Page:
As the California gold rush introduced more gold into the economy the U.S. Congress resolved to design and issue a gold dollar. The decision, however, was not without detractors. The Mint director at the time, Robert Patterson, was opposed to the idea. When a bill was introduced to support the initiative, some argued that it would lead to problems like counterfeit currency, and confusion with other coins. Others, in favor of the idea, cited benefits. They advocated for the coins by explaining that they would enable currency circulation in small communities where banknotes were not used. The arguments prevailed and in 1849 the bill passed.
Chief Engraver James B. Longacre began work on the designs. He made the work of preparing the coin his singular mission. As an artist he wanted to own the entire process stating that he would “execute this work single handed.” The original piece was the profile of Liberty with a coronet with the word “Liberty” across the top. The design was simple, but elegant and earned largely positive reviews. The first production began in early May of 1849.
In time, the gold dollar rose in prominence. This outcome, however, was not due to the beauty of the design, but instead for more prosaic reasons relating to the rise of silver prices. As silver became more expensive more U.S. silver coins started to exit the country for melting. An imbalance started to occur as the value of the silver within coins was surpassing the face value of the pieces. Silver coins began to disappear and soon the gold dollar was the sole federal coin in circulation that filled the gap between the cent and the quarter eagle. These circumstances led to an increase in the minting of the gold dollar. Eventually, silver coins returned to circulation in 1853 when Congress allowed silver coins to be minted in smaller weights.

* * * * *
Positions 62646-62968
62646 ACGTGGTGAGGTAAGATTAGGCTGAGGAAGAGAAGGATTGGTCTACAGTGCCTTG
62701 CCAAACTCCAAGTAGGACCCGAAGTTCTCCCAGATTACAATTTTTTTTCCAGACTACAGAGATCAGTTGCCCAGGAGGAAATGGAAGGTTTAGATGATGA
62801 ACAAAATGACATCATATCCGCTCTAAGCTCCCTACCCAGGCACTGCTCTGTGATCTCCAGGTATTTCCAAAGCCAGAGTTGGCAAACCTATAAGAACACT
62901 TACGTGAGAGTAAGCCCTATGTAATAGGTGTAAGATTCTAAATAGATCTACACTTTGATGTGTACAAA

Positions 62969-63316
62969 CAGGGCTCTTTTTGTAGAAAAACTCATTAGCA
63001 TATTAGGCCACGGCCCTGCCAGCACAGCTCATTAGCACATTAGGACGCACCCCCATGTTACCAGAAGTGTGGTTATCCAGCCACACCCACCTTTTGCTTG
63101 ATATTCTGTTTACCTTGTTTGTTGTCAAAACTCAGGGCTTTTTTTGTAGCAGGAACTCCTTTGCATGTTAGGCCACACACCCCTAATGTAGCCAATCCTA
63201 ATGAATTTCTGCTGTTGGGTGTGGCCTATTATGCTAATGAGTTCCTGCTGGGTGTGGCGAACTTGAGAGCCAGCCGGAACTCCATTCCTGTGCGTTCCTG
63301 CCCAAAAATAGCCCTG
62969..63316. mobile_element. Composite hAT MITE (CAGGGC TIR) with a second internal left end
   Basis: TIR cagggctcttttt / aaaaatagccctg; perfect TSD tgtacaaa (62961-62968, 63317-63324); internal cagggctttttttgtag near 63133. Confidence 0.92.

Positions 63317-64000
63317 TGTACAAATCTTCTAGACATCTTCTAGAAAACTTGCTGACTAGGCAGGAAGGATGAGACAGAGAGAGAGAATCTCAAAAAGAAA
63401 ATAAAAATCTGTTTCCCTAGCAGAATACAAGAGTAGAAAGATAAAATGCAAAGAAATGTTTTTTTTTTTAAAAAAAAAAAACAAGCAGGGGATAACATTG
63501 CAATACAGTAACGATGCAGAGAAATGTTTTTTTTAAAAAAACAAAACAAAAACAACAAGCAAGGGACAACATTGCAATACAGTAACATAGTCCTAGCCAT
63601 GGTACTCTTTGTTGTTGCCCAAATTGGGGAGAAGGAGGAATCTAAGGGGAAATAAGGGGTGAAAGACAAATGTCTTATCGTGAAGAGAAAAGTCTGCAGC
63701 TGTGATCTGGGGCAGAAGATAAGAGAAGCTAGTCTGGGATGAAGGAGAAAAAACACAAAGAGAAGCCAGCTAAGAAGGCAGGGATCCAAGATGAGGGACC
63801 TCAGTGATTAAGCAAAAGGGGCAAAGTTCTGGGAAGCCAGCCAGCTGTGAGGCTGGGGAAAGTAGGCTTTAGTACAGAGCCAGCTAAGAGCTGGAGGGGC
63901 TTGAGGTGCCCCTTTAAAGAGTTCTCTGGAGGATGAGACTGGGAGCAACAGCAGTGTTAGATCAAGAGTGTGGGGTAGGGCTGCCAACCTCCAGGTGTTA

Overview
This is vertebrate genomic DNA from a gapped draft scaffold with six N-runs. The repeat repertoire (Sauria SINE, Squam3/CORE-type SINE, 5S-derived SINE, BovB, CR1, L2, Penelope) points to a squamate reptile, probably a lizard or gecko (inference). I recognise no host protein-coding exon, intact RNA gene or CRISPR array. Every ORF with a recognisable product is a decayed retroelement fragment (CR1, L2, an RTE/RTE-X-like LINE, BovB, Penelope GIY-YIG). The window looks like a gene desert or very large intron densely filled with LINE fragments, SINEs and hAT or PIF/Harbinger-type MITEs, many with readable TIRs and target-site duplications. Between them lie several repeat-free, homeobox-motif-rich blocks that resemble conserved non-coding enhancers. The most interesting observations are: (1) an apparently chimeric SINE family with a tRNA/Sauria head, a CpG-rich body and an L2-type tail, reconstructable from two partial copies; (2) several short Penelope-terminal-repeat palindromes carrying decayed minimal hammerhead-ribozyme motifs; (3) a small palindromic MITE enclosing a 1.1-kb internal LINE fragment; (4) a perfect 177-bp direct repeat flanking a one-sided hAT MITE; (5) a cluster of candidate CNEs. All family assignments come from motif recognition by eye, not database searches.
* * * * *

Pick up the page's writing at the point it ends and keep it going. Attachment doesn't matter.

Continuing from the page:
Later, the Type 2 (1854-1856) and the type 3 (1856-1889) $1 gold pieces featured Liberty as a Native American princess with a headdress in feathers. The look of these coins was inspired by the sculpture Venus Accroupie or Crouching Venus on display in Philadelphia.
Mintages eventually decreased as the 1850s passed and 1862 marked the last year in which production exceeded one million pieces. During the following year minting plummeted to less than 7,000 pieces. Over the lifetime of the coin’s minting the vast majority came from the Philadelphia Mint. Smaller portions of the total came from San Francisco, New Orleans, and Charlotte. Certain portions of the total issuance remain exceedingly rare today including the 1861-D coin of which only an estimated 1,000 were minted. Today, it is believed that no more than 60 are accounted for.
Today the coin remains a sought-after piece representing the fervor surrounding the California gold rush and the formative years of the nation’s currency system. The deep cameo finish is a powerful look that brings the beauty of the profile into contrast with the mirrored background.
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